Complete Guide to Creating a Customer Journey Map 

Customer Journey Map
The customer journey map is a method to gain useful customer insights by laying out the steps a user takes, along with a series of touch points and feelings your customer has towards your service or product.

Conducting a customer journey mapping workshop does a few key things. It facilitates a common understanding between team members, uncovers insights from the user’s journey and explores potential opportunities for growth and improvement.

In order to make your customers happy and build products that solve real problems, you need to understand what users are experiencing when they come into contact with your product or service.

Current State vs. Future State Customer Journey Maps

There are two types of customer journey maps: a current-state customer journey map and a future-state customer journey map. The current-state journey map visualizes the user’s current experience with your product or service, while the future-state journey map visualizes the user’s future experience.

Before beginning, you should define the scope of the customer journey map. You will most likely want to start out at a very high level and review the whole customer experience.

For example, a high-level customer journey map outlines the process of taking a flight from discovering the user needs to go on the trip, to booking the trip, to boarding the plane and finally the billing process.

A fully detailed customer journey map can give a deeper level of user insights by outlining the entire experience on the plane. You will map out when the user first boarded the plan, how they found their seat, the in-flight announcements, snack service and finally the baggage claim process.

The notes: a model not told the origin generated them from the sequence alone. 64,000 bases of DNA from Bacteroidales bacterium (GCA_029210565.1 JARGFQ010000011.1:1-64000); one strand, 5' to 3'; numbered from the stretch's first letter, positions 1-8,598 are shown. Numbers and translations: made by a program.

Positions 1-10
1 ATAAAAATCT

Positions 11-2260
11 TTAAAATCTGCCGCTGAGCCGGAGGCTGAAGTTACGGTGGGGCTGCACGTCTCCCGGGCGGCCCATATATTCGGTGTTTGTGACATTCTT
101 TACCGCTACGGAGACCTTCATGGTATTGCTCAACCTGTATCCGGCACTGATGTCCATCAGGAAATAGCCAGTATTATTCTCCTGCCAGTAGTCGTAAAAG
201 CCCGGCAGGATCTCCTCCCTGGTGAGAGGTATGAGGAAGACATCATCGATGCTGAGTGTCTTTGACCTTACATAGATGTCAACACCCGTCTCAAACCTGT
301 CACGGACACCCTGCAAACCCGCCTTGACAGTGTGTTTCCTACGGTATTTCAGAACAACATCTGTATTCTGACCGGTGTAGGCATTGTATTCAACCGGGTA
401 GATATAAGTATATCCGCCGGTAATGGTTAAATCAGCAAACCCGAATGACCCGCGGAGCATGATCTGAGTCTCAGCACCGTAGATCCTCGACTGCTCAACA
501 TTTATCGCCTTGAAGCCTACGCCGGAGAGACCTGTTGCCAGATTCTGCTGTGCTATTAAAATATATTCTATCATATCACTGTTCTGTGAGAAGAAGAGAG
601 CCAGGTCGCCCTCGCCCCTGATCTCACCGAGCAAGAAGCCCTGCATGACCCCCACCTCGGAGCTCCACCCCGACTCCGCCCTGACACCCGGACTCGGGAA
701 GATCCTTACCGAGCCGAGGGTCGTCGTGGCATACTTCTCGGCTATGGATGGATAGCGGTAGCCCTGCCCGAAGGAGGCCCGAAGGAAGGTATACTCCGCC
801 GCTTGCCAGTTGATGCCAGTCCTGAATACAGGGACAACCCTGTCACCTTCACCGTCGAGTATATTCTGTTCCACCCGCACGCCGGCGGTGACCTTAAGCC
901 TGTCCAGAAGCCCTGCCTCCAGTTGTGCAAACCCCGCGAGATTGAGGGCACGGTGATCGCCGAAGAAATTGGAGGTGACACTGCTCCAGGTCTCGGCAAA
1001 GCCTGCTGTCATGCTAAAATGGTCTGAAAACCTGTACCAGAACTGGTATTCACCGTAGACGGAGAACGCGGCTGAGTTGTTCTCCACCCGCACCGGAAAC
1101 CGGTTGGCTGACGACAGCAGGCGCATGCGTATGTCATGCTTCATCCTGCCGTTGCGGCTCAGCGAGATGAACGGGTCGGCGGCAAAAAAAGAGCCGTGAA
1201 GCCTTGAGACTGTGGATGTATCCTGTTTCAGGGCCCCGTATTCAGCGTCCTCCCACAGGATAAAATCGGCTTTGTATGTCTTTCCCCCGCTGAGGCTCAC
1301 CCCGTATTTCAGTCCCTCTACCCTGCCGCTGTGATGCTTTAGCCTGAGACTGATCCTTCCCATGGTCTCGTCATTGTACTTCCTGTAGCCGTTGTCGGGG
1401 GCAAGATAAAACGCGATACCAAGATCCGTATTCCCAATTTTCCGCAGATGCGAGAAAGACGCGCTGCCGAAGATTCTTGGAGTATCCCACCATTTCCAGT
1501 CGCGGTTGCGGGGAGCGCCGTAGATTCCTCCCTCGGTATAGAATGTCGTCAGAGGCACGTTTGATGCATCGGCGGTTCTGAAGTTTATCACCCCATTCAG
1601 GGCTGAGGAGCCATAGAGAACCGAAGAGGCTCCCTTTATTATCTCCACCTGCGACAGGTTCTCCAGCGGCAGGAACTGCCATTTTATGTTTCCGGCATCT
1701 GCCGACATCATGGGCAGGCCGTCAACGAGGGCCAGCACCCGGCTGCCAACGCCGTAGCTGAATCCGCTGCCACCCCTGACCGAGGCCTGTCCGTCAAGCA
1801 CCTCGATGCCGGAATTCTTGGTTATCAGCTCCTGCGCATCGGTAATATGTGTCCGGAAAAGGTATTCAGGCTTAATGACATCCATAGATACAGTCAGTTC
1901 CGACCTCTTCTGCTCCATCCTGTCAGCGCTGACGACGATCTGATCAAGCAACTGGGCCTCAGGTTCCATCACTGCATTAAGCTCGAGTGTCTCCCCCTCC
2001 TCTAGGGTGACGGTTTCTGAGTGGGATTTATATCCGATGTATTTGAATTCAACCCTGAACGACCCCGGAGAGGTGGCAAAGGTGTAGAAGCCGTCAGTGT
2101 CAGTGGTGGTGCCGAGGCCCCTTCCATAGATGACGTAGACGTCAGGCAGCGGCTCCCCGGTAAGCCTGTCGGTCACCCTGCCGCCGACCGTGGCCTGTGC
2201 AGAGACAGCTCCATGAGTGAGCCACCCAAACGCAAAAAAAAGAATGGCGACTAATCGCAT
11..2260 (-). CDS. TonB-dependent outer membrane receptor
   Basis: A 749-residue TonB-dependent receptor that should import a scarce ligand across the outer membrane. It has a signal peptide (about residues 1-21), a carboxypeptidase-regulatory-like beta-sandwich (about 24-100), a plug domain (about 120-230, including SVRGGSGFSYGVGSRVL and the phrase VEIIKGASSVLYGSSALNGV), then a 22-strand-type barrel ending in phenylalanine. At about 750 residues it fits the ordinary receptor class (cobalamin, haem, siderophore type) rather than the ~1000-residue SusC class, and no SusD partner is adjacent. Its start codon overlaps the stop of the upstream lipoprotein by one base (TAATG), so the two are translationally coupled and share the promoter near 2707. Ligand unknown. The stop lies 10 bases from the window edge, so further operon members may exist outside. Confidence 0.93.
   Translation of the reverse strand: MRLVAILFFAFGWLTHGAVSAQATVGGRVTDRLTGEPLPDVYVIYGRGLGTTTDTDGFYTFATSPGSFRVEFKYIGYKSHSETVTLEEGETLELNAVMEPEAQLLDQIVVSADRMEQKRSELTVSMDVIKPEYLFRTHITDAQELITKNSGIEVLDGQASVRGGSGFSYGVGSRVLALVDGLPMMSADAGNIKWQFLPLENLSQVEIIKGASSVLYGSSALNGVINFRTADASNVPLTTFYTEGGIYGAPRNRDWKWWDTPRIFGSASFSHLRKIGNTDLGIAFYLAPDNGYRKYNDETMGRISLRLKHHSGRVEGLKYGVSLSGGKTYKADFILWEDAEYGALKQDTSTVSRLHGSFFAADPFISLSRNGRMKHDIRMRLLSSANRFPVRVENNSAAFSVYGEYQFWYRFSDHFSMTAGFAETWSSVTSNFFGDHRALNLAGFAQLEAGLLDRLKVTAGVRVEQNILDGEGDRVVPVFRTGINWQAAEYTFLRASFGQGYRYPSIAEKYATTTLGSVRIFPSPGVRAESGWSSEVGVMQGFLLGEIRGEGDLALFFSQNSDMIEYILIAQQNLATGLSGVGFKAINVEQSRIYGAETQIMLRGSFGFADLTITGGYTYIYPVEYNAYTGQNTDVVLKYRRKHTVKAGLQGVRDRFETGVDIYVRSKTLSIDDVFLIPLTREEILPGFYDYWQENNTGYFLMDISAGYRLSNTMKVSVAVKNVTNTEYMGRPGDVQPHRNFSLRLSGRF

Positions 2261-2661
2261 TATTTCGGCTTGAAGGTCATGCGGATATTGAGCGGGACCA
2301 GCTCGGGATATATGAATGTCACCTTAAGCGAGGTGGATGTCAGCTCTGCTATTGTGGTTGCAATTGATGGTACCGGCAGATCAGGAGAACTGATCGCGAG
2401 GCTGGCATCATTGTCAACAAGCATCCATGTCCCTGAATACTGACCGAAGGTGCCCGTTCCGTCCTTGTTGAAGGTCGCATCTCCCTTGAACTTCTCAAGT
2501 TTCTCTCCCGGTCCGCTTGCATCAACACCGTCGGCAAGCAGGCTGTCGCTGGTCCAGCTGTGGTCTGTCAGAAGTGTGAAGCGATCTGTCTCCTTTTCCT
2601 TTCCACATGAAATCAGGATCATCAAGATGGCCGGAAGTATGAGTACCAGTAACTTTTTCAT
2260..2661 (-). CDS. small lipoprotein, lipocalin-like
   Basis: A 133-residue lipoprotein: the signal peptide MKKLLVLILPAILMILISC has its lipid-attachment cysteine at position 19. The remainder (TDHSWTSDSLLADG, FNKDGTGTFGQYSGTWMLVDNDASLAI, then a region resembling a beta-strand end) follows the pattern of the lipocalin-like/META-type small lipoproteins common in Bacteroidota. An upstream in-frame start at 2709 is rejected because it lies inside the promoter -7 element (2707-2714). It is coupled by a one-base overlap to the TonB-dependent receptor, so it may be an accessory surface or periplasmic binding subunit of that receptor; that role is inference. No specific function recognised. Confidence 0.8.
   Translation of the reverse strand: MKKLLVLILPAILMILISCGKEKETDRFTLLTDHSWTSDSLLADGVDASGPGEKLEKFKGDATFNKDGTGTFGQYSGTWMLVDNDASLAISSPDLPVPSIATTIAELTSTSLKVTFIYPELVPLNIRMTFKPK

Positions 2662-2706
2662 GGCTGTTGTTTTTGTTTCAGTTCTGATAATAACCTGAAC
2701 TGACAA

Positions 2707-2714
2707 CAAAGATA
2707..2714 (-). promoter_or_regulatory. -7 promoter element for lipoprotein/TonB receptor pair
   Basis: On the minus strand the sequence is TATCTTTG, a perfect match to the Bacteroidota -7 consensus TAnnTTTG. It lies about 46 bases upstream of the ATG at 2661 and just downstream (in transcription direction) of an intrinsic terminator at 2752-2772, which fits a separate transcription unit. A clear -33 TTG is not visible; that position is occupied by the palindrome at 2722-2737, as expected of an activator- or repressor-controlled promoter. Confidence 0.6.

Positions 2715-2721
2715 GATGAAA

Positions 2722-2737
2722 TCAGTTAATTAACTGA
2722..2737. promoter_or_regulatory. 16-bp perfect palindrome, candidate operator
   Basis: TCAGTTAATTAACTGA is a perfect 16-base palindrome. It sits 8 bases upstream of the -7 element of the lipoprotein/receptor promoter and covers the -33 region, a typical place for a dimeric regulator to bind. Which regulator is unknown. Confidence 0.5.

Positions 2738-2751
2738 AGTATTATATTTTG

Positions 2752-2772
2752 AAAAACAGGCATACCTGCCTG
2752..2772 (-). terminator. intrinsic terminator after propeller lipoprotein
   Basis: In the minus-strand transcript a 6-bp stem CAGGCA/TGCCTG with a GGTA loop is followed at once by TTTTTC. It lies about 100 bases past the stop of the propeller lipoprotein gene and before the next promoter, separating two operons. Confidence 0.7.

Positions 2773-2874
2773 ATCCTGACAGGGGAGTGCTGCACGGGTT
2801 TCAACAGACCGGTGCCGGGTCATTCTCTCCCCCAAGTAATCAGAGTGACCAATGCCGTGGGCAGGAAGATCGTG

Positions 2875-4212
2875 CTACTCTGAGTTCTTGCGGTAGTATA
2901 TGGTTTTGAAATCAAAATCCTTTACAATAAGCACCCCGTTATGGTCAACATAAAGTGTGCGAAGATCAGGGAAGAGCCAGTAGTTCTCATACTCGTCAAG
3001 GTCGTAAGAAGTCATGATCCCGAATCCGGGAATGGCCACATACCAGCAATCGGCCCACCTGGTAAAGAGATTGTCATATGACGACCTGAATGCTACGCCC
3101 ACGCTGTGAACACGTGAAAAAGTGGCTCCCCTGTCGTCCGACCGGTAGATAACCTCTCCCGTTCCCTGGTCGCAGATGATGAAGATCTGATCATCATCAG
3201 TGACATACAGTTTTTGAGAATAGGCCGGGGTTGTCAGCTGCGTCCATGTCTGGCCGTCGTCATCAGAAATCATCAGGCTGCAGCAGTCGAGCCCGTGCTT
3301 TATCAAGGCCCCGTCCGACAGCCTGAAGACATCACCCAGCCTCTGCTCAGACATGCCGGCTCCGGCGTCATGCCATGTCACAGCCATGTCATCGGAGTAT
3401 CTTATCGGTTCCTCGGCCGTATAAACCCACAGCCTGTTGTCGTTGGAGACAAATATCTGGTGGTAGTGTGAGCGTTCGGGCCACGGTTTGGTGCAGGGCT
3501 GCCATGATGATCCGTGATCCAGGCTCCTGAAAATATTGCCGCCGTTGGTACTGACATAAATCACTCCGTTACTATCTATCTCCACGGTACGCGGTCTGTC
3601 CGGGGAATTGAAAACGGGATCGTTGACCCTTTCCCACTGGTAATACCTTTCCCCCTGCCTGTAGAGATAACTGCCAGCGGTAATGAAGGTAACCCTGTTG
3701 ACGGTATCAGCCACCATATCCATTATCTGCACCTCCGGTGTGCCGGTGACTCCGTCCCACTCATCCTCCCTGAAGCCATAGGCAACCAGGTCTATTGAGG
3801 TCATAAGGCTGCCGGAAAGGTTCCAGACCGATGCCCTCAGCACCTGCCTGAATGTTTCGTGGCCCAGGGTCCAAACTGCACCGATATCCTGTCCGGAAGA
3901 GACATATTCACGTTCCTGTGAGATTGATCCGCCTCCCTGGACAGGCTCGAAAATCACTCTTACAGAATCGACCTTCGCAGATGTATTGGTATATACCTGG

In this post, we are going to focus on a high-level, end-to-end customer journey map. 

Preparing for the Customer Journey Mapping Workshop 

Prior to starting the workshop, you want to make sure you have a few things prepared to make it successful.


Identify the primary persona

It is important that the group has a primary persona in mind. When working in user experience design it is important to focus on one primary user. Other disciplines like marketing will have many personas, each having different demographics and characteristics that they can target.



Gather as much research as you can and make sure everyone in the room is briefed on the latest research. You can pull information from previous customer satisfaction surveys, support logs, analytics, competitive intelligence and any other previous customer research that you have conducted. Everyone involved should have a good base understanding of the customer you are creating the journey for. If you are starting without any research, we would recommend you do some research first to guide the conversation. You can conduct moderated interviews, unmoderated interviews, contextual inquiries, surveys, diary studies etc.

Assemble your team

You want people representing all functional areas of the business including development, design, marketing, and operations to join the session. This will be different for each product or service but think about the key areas of business. Ideally, you want a comprehensive team but you don’t want more than 8 people since it can derail productivity.

Prep the materials